Price at time of publish: $160

The Details: 2x magnification | 54 millimeter lens | 36 degree field of view | 15 millimeter eye relief | 16 ounces

Best for Watching Sports

Bushnell Spectator Sport 8 x 32mm Binoculars


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It’s lightweight for a medium-sized pair of binoculars.

What to Consider

You can’t adjust the focus.

This sports-specific pair of binoculars is specifically designed with portability in mind. It’s quite lightweight and compact, though it still has significant 8x magnification. One unique feature is its PermaFocus technology, which means the focus is set at one point and relies on your own eyes to account for focus. On the one hand, you won’t have to fiddle with the focus as you move your binoculars around the playing field at rapid speeds. On the other, that makes this pair less ideal for general use. Keep in mind that the focus is designed for viewing objects across distances of 150 feet or greater.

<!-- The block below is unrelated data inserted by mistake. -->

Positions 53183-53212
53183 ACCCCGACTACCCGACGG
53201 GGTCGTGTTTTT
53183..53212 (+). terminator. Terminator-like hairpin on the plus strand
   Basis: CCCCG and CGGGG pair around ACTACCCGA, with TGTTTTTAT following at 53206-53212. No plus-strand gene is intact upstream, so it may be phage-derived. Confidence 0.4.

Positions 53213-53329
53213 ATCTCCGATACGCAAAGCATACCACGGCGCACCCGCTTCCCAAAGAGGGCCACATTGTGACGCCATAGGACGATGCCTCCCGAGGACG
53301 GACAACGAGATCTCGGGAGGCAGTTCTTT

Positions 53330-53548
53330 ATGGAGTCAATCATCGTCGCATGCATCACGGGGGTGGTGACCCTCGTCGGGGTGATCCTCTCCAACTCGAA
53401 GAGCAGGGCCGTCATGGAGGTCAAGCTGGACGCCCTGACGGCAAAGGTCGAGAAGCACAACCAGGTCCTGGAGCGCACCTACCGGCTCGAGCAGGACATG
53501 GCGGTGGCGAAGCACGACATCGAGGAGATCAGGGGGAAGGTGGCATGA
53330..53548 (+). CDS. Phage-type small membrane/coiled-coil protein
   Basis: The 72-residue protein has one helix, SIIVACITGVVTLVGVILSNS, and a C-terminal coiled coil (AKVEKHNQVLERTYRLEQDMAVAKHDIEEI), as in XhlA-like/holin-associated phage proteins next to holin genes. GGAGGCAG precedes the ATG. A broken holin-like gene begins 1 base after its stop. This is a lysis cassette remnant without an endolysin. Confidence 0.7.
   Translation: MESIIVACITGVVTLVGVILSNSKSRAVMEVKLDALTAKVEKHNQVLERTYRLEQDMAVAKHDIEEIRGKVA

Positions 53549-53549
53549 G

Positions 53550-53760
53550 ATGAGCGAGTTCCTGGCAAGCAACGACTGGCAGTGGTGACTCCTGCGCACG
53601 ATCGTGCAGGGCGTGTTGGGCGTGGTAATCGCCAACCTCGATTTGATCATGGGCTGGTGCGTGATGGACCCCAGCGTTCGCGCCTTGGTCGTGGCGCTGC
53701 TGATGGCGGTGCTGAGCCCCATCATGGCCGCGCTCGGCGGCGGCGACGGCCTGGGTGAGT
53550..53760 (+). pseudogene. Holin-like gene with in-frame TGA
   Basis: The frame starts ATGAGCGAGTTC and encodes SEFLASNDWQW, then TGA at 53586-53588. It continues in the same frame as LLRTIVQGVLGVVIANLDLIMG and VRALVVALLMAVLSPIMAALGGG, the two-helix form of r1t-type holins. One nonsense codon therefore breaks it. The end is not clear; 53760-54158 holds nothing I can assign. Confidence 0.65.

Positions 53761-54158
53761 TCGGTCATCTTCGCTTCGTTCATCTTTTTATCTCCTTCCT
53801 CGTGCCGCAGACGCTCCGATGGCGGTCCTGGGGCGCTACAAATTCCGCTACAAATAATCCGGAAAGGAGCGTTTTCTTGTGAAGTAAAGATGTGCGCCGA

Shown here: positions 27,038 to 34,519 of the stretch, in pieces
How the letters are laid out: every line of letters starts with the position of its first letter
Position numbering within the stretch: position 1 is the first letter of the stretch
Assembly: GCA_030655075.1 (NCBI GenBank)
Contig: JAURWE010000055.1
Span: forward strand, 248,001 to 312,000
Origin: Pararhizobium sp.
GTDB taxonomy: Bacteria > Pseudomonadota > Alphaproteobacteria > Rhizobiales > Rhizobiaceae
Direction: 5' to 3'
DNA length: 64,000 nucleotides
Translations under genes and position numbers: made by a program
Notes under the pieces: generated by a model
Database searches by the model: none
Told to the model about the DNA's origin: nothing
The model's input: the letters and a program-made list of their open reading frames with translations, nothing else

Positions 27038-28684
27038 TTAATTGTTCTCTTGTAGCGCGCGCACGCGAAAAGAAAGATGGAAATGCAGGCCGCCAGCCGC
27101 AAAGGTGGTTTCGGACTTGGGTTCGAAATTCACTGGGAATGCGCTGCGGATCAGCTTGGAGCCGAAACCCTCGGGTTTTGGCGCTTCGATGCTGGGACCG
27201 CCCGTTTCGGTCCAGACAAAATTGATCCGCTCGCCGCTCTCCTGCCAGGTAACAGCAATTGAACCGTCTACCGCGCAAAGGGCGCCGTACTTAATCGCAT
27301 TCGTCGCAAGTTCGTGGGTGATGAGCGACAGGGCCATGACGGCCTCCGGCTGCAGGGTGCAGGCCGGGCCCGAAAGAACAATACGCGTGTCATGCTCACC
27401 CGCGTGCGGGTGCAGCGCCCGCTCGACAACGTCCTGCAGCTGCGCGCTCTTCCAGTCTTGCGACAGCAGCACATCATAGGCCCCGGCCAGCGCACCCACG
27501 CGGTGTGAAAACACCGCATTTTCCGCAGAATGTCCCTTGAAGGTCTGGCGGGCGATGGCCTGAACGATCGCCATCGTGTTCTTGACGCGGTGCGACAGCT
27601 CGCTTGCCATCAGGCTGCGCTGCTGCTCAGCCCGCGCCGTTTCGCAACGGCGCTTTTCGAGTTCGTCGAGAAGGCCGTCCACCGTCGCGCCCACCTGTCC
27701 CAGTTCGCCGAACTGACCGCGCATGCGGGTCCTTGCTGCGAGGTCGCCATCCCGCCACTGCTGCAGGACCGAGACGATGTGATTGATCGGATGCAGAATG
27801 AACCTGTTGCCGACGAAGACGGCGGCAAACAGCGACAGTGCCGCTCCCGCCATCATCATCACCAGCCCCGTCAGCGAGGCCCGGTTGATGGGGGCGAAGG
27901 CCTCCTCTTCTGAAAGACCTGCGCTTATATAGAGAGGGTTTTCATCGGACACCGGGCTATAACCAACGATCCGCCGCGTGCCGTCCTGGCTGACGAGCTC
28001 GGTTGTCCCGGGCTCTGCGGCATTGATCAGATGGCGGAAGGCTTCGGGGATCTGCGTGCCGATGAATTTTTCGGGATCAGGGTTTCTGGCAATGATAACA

Price at time of publish: $64

The Details: 8x magnification | 32 millimeter lens | 7.3 degree field of view | 13 millimeter eye relief | 15.2 ounces

Best Night Vision

Hexeum Night Vision Goggles Night Vision Binoculars


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It shoots photos and videos.

What to Consider

It’s battery-operated.